Study of Zika-affected babies shows early epilepsy onset, treatment resistance
Clinical follow-up of 141 babies born with congenital Zika virus problems who were evaluated at a referral center in Brazil revealed that 67% experienced epilepsy, a prevalence that was higher than the 9% to 50% reported in earlier studies. Researchers from Brazil described their findings today in a letter to the New England Journal of Medicine.
The mean age of epilepsy in the group of infants was 4.9 months, and parents reported that seizures occurred during the first 6 months of life in 74% of the babies. The main seizure types were epileptic spasms (72%), followed by focal motor seizures (21%) and tonic seizures (4%). A single seizure type was noted in 77% of the infants.
All of the children received antiepileptic medication, with 56% receiving more than one drug. At the last clinic visit, 62 infants (65%)—24 on monotherapy and 38 on polytherapy—had experienced remission.
Electroencephalography (EEG) pattern analysis showed that classic or modified hypsarrhythmia or a burst-suppression pattern was associated with drug-resistant epilepsy. Only one child in the group that had those patterns experienced remission.
The scientists concluded that, for children at the referral center, epilepsy occurred early and was often drug-resistant. They added that some EEG features, such as the burst-suppression pattern, seemed to predict severe epilepsy.
Aug 30 N Engl J Med letter
Experts give recommendations for next phase of US global health strategy
A spending bill passed by Congress in March that extended funding for global health security programs for another 3 years directed the Trump Administration to create a strategy to guide future US efforts in the area, which is due this fall.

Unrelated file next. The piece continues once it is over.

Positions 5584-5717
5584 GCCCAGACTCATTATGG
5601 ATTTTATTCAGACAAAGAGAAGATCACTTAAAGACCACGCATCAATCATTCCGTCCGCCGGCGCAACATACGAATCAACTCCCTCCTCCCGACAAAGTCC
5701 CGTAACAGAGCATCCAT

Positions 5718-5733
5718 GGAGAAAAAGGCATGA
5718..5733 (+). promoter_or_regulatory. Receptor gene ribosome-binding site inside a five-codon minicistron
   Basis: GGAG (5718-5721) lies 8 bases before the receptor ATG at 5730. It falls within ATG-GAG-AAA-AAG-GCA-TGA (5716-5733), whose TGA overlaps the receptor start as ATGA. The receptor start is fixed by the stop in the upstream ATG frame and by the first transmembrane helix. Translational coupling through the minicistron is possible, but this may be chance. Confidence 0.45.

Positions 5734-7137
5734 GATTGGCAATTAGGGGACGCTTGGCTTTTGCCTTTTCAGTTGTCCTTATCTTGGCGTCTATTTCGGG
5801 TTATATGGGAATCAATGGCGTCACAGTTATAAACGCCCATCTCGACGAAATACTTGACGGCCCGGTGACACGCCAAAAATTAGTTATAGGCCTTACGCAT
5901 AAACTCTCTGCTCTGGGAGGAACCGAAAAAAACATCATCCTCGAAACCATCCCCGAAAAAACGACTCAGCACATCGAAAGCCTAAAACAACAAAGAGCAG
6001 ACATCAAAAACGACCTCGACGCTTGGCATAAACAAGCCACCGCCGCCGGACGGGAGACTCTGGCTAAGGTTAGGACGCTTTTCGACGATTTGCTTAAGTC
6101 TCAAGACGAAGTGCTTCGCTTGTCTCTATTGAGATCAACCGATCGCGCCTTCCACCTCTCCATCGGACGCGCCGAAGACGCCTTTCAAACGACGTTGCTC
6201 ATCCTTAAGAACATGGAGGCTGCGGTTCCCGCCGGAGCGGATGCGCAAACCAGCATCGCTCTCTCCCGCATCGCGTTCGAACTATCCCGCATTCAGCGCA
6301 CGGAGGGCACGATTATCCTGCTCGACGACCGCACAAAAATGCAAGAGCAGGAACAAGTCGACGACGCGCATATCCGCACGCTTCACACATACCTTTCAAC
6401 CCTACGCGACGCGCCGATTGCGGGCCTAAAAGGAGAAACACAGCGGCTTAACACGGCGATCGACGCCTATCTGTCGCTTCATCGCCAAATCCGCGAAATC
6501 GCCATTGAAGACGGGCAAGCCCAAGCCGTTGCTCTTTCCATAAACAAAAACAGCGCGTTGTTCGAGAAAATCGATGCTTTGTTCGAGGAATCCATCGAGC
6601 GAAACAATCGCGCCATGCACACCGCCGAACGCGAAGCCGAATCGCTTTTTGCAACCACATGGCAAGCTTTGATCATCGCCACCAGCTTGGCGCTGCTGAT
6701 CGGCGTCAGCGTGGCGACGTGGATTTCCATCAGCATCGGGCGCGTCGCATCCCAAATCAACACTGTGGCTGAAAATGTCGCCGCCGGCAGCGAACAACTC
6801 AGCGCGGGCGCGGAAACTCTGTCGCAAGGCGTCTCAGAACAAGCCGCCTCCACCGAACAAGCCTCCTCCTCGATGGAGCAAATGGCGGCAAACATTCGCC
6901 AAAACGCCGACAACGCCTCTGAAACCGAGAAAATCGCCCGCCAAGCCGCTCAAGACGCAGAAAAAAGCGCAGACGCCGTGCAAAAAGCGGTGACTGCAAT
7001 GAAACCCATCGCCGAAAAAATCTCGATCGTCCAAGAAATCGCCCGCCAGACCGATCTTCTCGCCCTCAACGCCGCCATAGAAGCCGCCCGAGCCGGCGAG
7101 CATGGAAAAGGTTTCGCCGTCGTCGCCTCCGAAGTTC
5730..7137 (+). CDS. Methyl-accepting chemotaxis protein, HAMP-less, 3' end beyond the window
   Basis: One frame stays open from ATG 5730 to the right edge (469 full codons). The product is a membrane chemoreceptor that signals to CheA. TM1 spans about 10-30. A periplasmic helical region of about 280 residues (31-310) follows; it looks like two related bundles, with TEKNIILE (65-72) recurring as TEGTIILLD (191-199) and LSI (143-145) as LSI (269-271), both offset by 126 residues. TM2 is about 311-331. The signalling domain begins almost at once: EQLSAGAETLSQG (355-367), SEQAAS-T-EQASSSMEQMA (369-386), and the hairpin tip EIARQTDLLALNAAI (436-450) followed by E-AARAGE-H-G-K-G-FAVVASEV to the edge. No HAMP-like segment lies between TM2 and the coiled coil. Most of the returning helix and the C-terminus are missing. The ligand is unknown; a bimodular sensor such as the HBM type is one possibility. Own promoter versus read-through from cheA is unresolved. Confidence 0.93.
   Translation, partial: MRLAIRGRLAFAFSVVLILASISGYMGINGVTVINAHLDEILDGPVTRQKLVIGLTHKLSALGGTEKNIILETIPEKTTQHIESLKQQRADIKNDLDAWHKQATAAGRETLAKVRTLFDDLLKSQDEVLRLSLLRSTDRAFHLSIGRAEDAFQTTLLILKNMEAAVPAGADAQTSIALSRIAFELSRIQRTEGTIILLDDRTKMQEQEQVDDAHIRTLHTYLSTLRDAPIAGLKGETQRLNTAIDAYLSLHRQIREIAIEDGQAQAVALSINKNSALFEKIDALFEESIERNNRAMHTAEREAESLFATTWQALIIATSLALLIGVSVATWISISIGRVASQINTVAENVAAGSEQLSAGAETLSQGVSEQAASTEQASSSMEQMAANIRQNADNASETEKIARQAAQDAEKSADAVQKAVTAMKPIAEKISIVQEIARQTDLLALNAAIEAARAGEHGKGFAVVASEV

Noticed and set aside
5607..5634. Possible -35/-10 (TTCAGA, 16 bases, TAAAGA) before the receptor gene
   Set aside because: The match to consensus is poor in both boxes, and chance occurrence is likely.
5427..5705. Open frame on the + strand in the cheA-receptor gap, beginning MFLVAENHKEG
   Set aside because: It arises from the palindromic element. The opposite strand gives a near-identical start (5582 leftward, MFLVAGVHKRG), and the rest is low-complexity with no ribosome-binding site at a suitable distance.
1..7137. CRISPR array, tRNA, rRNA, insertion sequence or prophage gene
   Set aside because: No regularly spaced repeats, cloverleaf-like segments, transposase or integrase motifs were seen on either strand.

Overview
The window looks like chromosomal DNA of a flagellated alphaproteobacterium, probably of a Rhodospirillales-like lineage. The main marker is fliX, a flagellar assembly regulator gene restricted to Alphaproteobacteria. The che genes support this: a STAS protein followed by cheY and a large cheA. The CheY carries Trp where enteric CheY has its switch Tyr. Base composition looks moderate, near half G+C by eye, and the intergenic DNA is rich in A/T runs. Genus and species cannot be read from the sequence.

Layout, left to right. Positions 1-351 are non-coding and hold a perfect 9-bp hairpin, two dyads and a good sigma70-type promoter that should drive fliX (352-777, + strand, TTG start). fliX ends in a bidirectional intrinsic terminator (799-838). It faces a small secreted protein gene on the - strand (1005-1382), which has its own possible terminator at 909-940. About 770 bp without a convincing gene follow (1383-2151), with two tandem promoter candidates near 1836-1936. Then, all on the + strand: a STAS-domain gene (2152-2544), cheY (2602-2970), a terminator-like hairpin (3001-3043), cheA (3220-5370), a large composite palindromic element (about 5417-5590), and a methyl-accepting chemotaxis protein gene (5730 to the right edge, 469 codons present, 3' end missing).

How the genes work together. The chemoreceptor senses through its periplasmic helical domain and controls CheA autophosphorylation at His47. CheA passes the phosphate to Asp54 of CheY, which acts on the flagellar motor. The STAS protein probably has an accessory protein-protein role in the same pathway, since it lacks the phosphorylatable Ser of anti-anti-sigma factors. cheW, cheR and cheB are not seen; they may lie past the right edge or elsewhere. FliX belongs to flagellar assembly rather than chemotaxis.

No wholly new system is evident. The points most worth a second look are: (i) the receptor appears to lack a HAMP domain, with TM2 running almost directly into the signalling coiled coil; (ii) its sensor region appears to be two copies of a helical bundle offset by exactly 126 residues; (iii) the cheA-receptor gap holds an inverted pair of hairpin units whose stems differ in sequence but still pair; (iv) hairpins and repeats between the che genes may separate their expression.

In July, a group of stakeholders brought together by the Johns Hopkins Center for Health Security met to contribute their input. The center yesterday released a summary report that covers the major recommendations from the daylong event, which involved discussion among more than 70 experts.
Among the main recommendations, the US strategy should define global health security in a flexible way that keeps the focus on health security, call for meaningful integration of nongovernmental groups into global health security efforts, recognize that continued US investments are needed, establish clear targets for measuring progress, and address gaps in existing efforts.
In a press release, the Center for Health Security said it would share the report with US government agencies and departments that oversee global health security programs.
In its summary report, the center said as the next phase of the US global health security strategy approaches, "communicating the benefits of these programs, engaging with diverse non-governmental partners, ensuring sustained funding, strengthening health systems, allowing targeted strategic flexibility, and maintaining robust measurements will all be critical steps toward continued progress."
Aug 29 Johns Hopkins Center for Health Security press release
Aug 29 stakeholder recommendations for US Global Health Security Strategy